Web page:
October Review Comments
Written by Tony Gray   
Tuesday, 13 October 2009 11:05
The Economic/Interest Rate Cycle

The decision by the Reserve Bank of Australia to increase official cash interest rates from 3.00% to 3.25% has been long anticipated, with most commentators expecting a rise prior to Christmas.

Theoretically, higher interest rates tend to depress the value of ‘growth’ investments – as the current value of future earnings (cashflow) falls and cash and fixed interest returns become relatively more attractive.  However, in reality we tend to see growth linked assets (shares and property) continue to rise as interest rates initially rise.  This is since earnings upgrades on the back of a stronger economy (as evident through the need for higher interest rates to contain inflation) overwhelm the negative valuation impact of higher interest rates.

Whilst it is possible that the Reserve Bank has acted too early, it is more likely in my opinion that we will see further interest rate rises and continued increases in local share and property values.  A neutral setting for monetary policy is widely seen as between 5.0% and 5.5% - suggesting we will see quite a number of rate rises through 2010 – even if the economy is growing only slowly.

It remains a possibility that the continuing trade and money flow imbalances and the possibility of further write-downs of bad debts by US and European banks will see another down-cycle to the global financial crisis (and sharemarkets).  This is becoming more doubtful as savings rates have improved, credit markets are beginning to operate more normally and governments have been unwilling to allow large corporate failures to threaten the financial system (failure is not an option).

The absence of a large increase in unemployment is further evidence of the local economy’s strength and we are likely to see further upward revisions to earnings – including the banks, where bad debt provisions are likely to begin falling during 2010 – assisting profit growth.

Cash & Fixed Interest

Holding cash in preference to bonds is recommended in a rising interest rate environment.  Exposure to floating rate notes and maintaining a rolling maturity strategy for term deposits is recommended.  I recommend against holding bonds, especially with longer duration, as values are likely to fall further as interest rates increase.

International Shares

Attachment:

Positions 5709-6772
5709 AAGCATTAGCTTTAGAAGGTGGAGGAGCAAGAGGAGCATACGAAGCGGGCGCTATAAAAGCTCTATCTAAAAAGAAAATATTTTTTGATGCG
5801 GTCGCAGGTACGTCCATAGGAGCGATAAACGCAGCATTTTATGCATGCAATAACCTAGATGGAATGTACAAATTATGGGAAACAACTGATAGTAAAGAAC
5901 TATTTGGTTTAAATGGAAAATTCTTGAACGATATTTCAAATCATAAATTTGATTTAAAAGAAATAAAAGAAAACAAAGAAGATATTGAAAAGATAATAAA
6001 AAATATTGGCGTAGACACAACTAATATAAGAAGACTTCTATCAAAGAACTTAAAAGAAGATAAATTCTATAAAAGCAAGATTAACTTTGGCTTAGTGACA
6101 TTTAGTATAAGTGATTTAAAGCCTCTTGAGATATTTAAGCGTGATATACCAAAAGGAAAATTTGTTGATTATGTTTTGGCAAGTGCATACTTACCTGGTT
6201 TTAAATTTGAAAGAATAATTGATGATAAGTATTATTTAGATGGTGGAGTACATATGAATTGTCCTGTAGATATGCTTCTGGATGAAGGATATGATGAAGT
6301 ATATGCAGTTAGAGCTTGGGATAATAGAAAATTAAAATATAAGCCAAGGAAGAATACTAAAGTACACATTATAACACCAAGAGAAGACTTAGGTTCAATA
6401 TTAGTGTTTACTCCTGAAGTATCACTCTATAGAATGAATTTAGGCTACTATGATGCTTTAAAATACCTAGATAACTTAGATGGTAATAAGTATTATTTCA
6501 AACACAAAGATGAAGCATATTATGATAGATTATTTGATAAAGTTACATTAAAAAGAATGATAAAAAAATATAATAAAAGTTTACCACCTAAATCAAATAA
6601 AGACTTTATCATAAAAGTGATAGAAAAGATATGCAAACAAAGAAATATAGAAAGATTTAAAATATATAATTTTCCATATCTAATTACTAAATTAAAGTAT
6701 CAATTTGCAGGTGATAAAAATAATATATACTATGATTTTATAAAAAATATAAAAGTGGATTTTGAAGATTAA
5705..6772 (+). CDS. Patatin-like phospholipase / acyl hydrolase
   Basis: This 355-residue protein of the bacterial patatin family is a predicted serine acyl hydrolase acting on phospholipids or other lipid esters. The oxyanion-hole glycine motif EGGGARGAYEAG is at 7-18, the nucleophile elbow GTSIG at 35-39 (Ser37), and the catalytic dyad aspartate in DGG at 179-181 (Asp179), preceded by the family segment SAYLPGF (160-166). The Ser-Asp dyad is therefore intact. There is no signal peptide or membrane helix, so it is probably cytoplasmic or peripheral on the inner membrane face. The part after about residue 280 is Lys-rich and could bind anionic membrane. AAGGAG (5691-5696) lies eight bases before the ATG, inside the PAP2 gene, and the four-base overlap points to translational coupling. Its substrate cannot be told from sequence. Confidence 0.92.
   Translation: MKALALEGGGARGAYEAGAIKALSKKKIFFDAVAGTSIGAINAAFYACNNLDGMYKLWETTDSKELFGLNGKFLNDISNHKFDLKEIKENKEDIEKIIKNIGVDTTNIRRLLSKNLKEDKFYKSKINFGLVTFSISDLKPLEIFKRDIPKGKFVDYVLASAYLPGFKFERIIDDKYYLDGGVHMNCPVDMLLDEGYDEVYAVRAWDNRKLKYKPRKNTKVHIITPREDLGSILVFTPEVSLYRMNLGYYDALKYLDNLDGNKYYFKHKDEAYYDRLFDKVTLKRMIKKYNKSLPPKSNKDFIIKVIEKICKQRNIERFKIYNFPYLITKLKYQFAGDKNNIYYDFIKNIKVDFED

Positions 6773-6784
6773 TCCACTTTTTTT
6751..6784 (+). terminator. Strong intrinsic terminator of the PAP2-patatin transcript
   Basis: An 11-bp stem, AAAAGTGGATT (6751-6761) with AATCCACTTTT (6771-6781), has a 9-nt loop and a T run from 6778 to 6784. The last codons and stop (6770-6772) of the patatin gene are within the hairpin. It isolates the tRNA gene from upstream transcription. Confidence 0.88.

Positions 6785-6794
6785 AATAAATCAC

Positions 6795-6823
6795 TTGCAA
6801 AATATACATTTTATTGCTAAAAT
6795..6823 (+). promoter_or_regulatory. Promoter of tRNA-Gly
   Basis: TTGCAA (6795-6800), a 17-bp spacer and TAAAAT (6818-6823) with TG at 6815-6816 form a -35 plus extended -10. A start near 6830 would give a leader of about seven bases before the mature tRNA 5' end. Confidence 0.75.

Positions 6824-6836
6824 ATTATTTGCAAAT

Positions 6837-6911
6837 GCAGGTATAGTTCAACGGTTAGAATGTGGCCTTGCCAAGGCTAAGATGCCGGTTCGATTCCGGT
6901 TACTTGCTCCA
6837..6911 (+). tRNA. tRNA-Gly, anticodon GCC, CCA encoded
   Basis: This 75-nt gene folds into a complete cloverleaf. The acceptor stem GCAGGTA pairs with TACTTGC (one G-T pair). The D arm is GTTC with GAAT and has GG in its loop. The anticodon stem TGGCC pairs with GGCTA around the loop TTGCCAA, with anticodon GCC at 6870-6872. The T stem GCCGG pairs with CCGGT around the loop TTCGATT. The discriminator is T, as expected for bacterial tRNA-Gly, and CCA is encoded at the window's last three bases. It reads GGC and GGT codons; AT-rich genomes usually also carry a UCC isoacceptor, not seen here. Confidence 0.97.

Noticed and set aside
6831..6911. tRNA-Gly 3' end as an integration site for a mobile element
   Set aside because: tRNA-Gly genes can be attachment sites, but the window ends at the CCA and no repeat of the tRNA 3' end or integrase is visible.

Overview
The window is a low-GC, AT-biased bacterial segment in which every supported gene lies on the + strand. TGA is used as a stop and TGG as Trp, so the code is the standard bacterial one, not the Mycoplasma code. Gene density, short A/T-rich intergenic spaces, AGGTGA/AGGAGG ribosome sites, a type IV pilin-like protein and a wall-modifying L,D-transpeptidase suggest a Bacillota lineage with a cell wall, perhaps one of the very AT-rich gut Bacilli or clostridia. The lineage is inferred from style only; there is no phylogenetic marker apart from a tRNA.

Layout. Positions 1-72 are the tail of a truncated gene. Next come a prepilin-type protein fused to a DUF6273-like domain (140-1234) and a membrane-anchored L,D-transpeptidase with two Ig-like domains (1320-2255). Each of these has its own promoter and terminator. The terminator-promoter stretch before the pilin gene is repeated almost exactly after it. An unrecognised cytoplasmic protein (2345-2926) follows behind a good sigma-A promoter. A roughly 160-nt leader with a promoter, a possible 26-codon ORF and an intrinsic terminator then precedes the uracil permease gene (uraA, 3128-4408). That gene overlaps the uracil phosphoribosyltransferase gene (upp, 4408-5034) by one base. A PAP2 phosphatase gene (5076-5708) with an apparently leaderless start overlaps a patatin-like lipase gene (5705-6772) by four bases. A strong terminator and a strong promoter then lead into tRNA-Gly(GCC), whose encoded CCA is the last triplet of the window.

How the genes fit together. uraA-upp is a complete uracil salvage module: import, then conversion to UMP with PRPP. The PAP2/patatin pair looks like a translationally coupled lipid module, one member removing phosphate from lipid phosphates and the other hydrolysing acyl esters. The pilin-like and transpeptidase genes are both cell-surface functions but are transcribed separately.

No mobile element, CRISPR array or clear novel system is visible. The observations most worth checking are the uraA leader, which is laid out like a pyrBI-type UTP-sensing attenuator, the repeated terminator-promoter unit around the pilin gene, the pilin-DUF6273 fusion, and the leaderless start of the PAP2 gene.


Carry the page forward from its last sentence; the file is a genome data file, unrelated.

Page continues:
The Australian dollar continues to rise and rise – with the attraction of a stronger local economy and higher interest rates dragging in international investment.  This has taken the shine off the return from international shares, but with portfolios generally well underweight the sector this represents an opportunity.  As the dollar continues to strengthen it becomes cheaper to buy overseas assets.

Europe, including the UK and the US still have major banking system issues, with losses not being realised.  However, the weakness in their currencies is assisting with the competitiveness of many companies, so these regions should not be ignored.

Asia and especially China have been very strong but are not cheap in terms of current earnings.  Long-term returns from the region are still expected to be attractive.

The outperformance added by the Platinum Asset Management team has become more apparent than ever through the down-turn – more than compensating for the management fees incurred.  We are tending to introduce regional and industry specific Platinum funds to portfolios to diversify away from the highly concentrated Australian sharemarket.

Listed Property

Now that interest rates are rising, I expect that the worst of non-residential property sector falls has ended and there is improved scope for the discount to asset backing to narrow further.  Bargains are no longer apparent, but risks have also declined.  Additional investment in the sector is recommended for portfolios with low allocations (relative to the Investment Strategy).

Australian Shares

We are seeing rotation amongst various sectors, so value is available on a regular basis as we acquire temporarily out of favour blue chip stocks and some non-core stocks.

The market can be characterised as representing ‘fair value’ – which tends to translate to relatively healthy total returns.  Evidence of improved earnings is required to justify higher prices in the short-term.  I still expect at some point the sharp recovery in prices will morph into a sideways trading range.

The rising Australian dollar is likely to see exporters, companies with overseas operations and import competitors struggle in terms of profit growth, although inflows from overseas investors may well push share prices higher.

Last Updated on Wednesday, 28 October 2009 10:42
 

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